Judge Merritt cited my discussions in Section 7.1 and 15 of Wigmore on Evidence (P. Tillers rev. 1983). See id. pp. 731-751 (curative admissibility) and note 64 at p. 505 (due process). Judge Merritt said my discussion of curative admissibility was "long." I cannot quarrel with him about that. However, I note that he apparently took the trouble to read my lengthy discussion.
Sunday, July 18, 2010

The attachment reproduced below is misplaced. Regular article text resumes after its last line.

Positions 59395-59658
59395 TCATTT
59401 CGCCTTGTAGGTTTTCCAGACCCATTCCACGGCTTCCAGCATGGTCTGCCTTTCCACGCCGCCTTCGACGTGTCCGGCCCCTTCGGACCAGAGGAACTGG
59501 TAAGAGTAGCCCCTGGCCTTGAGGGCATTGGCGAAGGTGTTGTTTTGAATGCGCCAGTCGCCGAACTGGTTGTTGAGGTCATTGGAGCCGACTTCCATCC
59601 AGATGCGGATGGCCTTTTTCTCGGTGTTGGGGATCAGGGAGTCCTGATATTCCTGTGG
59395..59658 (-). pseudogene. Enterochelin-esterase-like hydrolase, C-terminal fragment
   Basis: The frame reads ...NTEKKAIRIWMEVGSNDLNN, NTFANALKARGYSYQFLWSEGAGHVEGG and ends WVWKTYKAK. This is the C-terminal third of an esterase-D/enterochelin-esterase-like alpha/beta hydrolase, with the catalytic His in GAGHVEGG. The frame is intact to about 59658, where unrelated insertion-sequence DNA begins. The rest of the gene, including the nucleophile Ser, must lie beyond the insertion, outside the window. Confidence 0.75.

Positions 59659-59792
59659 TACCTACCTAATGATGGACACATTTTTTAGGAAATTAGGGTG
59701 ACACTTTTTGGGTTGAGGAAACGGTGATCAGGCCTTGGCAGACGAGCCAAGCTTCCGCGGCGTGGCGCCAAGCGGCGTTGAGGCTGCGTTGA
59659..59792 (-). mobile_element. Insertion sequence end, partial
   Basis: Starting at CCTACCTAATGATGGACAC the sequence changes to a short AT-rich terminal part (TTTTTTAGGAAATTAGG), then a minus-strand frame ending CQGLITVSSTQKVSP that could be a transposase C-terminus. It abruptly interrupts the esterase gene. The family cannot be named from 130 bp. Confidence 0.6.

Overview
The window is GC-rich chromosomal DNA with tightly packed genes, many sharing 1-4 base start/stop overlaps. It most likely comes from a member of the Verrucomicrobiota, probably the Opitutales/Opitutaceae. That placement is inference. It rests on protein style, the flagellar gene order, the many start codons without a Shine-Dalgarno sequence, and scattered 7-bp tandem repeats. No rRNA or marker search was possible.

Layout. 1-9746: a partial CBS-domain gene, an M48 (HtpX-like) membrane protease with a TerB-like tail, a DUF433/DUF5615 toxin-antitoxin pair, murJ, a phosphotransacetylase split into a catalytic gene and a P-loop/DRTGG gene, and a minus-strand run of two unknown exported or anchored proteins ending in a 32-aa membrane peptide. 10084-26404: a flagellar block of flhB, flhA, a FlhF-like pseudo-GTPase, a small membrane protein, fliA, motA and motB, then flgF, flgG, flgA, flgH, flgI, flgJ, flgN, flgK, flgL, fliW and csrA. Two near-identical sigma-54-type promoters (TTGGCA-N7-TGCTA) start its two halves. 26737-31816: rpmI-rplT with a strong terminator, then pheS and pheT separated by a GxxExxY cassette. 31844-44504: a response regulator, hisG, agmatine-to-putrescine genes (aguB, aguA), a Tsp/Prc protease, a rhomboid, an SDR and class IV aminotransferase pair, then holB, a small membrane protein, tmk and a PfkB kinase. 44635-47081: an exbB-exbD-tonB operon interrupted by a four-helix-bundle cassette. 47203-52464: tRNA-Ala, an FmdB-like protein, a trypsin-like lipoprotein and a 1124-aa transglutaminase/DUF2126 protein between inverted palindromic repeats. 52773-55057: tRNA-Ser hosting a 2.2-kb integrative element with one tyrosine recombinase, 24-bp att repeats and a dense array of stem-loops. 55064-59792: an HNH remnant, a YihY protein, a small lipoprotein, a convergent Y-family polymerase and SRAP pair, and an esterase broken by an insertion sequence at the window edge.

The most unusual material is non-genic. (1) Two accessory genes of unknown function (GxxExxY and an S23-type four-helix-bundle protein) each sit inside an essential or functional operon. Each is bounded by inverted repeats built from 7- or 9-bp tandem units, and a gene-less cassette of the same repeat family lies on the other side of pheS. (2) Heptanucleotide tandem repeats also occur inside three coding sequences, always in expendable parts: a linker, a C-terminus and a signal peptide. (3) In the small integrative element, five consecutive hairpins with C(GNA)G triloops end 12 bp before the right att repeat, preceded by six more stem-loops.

For an interesting example of a situation in which the doctrine of curative admissibility (or a doctrine like it) should apply even though an opposing party did not introduce inadmissible evidence, see the opinion of Judge Merritt, concurring in part and dissenting in part, in United States v. Geisen, 08-3655, 612 F.3d 471 at 497-498 (6th Cir. July 15, 2010). (For a summary of his opinion go to this node in Spindle Law and sign in [for free].) Judge Merritt even suggests (quite correctly, I think) that the refusal of a trial court to allow a criminal defendant to introduce otherwise inadmissible evidence to rebut improper inferences that the jury is likely to make may constitute a denial of a criminal defendant's due process right to challenge adverse evidence.